The other night I was privileged enough to bear witness to one of the great debaters of our time. For free! Can you imagine it? It was sort of like going to a local outdoor basketball court and finding Michael Jordan shooting hoops or like going to a local hockey rink and getting a chance to watch Wayne Gretzky play shinny. It was that rare of an opportunity! For the few brief moments while I got to watch this man at the height of the debating craft I was in awe.
But wait, I should back it up a little bit and give you some premise.
So there I was on a Friday night in the casino. It was actually a slower Friday than what we in the casino biz are used to. I welcomed it, though, because it made for a more leisurely and pleasant pace in which to toil away.
At one point in the evening one of the cocktail waitresses on duty approached me to tell me about a customer who was being quite rude with her every time he placed an order for drinks. Because of his continued rudeness she decided that it was in her best interests to refuse him further service, which meant that if he wanted to get a drink he would have to go up to the bar to get it himself. Stuff like this happens from time to time. Customers who have been drinking can become a little ornery and unpleasant to have to deal with.
As the cocktail waitress was telling me the story about this man who should approach us where we were standing? That's right, the very man in question! Fireworks were about to fly. You could just look at the situation developing in front of you and just know this was two great pugilists about to do some mighty verbal battling over a refusal of service.
The man starts in with something like, "Hey, did you bring me those beers that I ordered?"
I should note that most of these quotes aren't verbatim because my memory isn't photographic.
The cocktail waitress then explains to him, "No, I did not bring the beers you ordered because as I already told you I'm not going to serve you any more."
"Because you were quite rude to me."
And this was the moment in the little verbal exchange when you could see our man's eyes light up. She left an opening in the lane and he was coming in for the slam dunk to end all slam dunks.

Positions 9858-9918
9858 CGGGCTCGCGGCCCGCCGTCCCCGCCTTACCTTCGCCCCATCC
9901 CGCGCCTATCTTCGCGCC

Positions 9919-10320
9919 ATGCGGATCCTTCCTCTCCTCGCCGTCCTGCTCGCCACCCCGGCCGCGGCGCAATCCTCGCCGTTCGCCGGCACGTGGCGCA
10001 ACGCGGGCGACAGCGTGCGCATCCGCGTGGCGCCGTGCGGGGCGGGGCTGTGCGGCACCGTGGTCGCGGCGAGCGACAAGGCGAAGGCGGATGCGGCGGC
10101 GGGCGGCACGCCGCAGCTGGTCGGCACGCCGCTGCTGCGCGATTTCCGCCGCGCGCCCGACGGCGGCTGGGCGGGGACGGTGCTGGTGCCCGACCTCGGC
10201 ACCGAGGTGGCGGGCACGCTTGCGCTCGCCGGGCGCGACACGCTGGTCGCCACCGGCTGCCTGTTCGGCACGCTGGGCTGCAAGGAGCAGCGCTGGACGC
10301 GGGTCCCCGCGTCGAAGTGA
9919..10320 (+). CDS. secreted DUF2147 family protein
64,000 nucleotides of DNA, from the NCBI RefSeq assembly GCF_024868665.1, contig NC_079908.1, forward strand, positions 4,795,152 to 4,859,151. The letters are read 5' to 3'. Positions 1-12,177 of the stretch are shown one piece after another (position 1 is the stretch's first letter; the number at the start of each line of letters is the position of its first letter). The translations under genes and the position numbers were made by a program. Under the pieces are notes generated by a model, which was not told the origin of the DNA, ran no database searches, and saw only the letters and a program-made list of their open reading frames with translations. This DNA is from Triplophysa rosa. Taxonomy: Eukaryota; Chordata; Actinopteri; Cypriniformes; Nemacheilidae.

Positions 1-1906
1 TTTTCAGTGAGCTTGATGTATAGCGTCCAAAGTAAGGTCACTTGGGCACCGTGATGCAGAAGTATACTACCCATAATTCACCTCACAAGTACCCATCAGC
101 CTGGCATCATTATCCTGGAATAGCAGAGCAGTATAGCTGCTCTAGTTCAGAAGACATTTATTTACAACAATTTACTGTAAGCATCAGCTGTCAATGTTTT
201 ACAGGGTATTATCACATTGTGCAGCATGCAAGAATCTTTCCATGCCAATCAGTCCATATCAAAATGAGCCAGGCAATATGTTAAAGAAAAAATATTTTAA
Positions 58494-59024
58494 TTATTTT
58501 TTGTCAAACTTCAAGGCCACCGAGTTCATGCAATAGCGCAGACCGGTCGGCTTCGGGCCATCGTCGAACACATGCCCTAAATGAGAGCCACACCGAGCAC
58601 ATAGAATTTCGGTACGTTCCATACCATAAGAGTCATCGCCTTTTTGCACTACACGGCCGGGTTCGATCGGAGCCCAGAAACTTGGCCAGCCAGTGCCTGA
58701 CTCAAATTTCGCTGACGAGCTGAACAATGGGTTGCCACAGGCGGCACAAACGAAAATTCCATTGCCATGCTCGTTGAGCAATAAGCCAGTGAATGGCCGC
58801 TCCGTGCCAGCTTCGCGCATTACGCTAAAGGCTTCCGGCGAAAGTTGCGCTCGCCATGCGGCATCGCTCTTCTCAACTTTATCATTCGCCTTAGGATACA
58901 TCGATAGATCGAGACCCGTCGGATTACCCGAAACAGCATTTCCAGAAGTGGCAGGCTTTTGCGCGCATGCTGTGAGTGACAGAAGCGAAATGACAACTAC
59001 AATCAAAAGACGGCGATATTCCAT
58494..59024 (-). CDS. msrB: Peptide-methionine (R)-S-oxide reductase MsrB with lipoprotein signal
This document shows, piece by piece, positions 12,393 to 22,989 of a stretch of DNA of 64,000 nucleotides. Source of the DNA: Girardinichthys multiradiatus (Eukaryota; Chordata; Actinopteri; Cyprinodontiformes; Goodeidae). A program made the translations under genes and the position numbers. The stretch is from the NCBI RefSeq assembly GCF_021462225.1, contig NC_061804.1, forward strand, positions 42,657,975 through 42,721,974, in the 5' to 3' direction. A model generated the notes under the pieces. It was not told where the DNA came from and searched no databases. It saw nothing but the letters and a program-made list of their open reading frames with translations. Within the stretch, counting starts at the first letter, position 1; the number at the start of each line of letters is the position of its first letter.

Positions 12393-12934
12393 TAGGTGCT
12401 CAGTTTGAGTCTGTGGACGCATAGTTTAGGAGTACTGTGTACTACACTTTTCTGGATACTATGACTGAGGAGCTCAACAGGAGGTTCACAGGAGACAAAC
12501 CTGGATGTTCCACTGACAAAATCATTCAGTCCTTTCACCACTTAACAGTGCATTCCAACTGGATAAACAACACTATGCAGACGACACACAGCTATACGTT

Now this part is verbatim because you can't even willingly wipe these sorts of counterpoints from your memory even if you tried.
He came back at her explaining to him that he was rude to her with, "Well, whatever, you're ugly."
I'm not sure how our cocktail waitress found the intestinal fortitude to refuse him service after a counter-argument like that, but she did. I guess that goes to show the power of her conviction. You just don't fuck with her like that. She'll throw down!
But seriously, guy, "Well, whatever, you're ugly?" How the hell is that going to convince the waitress that she should continue to serve you drinks? Is this some sort of transcendental form of reverse psychology that you picked up in your years and years as the captain of your high school debate club?
Now, if you had, say, apologized for being rude earlier. Maybe even tip the girl for her trouble. Don't you think that would have gone much further than insulting her in regards to getting her to bring you beers? Then again, I never was big on debate in high school, though, trust me, "Well, whatever, you're ugly," is now going in my big book of utility comebacks for arguments all shapes and sizes. It's comeback gold. Believe you me.
Secondly, I'm no expert on ugliness, but I'm pretty sure that if I had polled the people in the casino which person was more attractive, you or the cocktail waitress, I'm pretty sure that all the men would find her more attractive. And the women too. It's one of those pot calling the kettle black kind of stories I guess.
And, just between you and me, if you considered letting the blue jeans ride a bit lower than 4 inches below your armpits you might have a more successful time with the ladies in general. They weren't blue jeans, they were an adventure.